'Minimum Viable Computer' Can Run Doom, Crysis Less Likely

Brian Benchoff's Minimum Viable Computer
(Image credit: Brian Benchoff)

Made from $15 of parts and looking rather worryingly like a Nokia N-Gage (opens in new tab) (the original sidetalkin’ model), the ‘minimum viable computer’ is the creation of San Francisco-based inventor and journalist Brian Benchoff. As reported by Liliputing (opens in new tab), it’s a Linux-ready computer based around an ARM9 processor that can slip in your pocket, and can also run Doom. But then what (opens in new tab)can't (opens in new tab)?

For $15 we can pick up a Raspberry Pi Zero 2 W, but then we need to add a screen, keyboard and other peripherals. What Benchoff is theoretically offering for $15 is a complete permissively licensed low spec machine with enough power to ping a server and toggle the GPIO. Don’t go expecting a GUI, though, as Benchoff isn't writing one. The 2.3 inch IPS TFT screen has a resolution of 320x240 pixels, and while it can run Linux (Buildroot embedded) on its 533MHz Allwinner F1C100s SoC, based on an ARM9 core with 32MB of RAM, you’ll only be getting the command line. There's no touchscreen, so you’ll have to use the 48-key membrane keyboard, split in half with the screen in the middle to make for efficient thumb-typing. Storage comes via a micro SD card, and power from AAA NiMH batteries which charge over USB-C. Battery life is described as ‘long enough’.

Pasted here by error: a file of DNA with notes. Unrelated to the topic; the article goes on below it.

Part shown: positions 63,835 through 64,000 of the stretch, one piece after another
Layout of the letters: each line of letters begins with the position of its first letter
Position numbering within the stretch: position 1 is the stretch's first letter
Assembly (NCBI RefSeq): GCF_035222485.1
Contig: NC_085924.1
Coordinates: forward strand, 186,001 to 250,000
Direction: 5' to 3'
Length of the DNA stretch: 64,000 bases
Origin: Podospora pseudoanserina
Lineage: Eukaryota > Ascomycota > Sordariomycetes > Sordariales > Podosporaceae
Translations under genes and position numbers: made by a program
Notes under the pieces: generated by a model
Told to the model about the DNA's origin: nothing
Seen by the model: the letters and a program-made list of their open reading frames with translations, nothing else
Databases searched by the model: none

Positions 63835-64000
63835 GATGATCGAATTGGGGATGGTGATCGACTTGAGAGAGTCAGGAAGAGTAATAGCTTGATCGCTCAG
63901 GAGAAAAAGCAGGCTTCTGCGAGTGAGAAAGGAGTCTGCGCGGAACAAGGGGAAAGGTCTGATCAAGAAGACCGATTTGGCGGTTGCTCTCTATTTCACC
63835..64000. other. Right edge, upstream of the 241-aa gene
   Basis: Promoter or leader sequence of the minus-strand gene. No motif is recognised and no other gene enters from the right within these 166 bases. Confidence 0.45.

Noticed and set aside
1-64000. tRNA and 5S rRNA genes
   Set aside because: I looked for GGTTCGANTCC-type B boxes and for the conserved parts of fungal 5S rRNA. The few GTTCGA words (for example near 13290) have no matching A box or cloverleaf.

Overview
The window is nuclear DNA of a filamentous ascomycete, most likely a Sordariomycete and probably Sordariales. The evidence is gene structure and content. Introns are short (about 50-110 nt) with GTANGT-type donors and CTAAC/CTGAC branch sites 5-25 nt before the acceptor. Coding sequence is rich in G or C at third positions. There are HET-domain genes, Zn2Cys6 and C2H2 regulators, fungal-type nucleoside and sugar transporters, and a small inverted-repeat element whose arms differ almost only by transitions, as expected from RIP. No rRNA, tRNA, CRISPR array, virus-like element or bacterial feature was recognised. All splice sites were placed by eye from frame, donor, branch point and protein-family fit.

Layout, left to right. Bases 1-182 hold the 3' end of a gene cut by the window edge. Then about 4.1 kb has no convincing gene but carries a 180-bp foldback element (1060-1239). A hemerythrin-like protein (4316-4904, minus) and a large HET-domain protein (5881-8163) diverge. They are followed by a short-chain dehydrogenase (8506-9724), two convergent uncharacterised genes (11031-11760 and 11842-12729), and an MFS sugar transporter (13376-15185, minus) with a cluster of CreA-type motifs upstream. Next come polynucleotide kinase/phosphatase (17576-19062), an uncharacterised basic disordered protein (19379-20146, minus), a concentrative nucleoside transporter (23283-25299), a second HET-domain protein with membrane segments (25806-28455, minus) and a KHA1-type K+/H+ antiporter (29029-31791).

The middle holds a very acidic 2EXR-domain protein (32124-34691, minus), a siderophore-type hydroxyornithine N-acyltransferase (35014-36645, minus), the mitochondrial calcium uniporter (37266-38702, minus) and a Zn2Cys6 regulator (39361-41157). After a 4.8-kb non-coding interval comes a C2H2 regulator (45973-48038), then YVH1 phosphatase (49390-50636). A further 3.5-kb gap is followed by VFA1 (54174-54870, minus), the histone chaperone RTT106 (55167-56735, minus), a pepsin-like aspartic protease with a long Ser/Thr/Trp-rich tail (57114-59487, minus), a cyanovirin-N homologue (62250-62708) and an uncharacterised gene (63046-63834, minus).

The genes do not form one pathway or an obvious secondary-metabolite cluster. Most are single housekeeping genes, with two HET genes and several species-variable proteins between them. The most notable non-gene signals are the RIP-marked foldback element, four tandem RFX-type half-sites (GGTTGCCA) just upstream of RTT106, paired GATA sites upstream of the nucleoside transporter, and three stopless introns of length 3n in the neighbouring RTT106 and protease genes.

Swipe to scroll horizontally
SoCAllwinner F1C100s SoC
Row 1 - Cell 0 ARM926EJ-S CPU @ 533 MHz
Row 2 - Cell 0 32 MB DDR (64 MB with pin-compatable F1C200s)
Display2.3” IPS TFT
Row 4 - Cell 0 320 by 240 pixel resolution
Row 5 - Cell 0 ILI9342 controller (SPI)
StorageMicro SD card
Keyboard48-key silicone membrane keyboard
ConnectivityUSB 2.0 A
PowerUSB C charging
Row 10 - Cell 0 2x AAA NiMH battery (charge over USB C)

With a board based on the now discontinued LycheePi Nano, the minimum viable computer sits in a plastic clamshell case that snaps together without requiring tools. On the back sit a USB 2 Type-A port, the micro SD card slot, and the USB-C charging port. There's no built-in Wi-Fi or Bluetooth, but you can attach an adapter to the Type-A port. 

There are a lot more details, a full parts list including the cost of components ($14.16), and some thoughts about future work on Benchoff’s GitHub page. Benchoff plans to make the device available, eventually, and asks for interested parties to contact him via Twitter.

Ian Evenden
Freelance News Writer

Ian Evenden is a UK-based news writer for Tom’s Hardware US. He’ll write about anything, but stories about Raspberry Pi and DIY robots seem to find their way to him.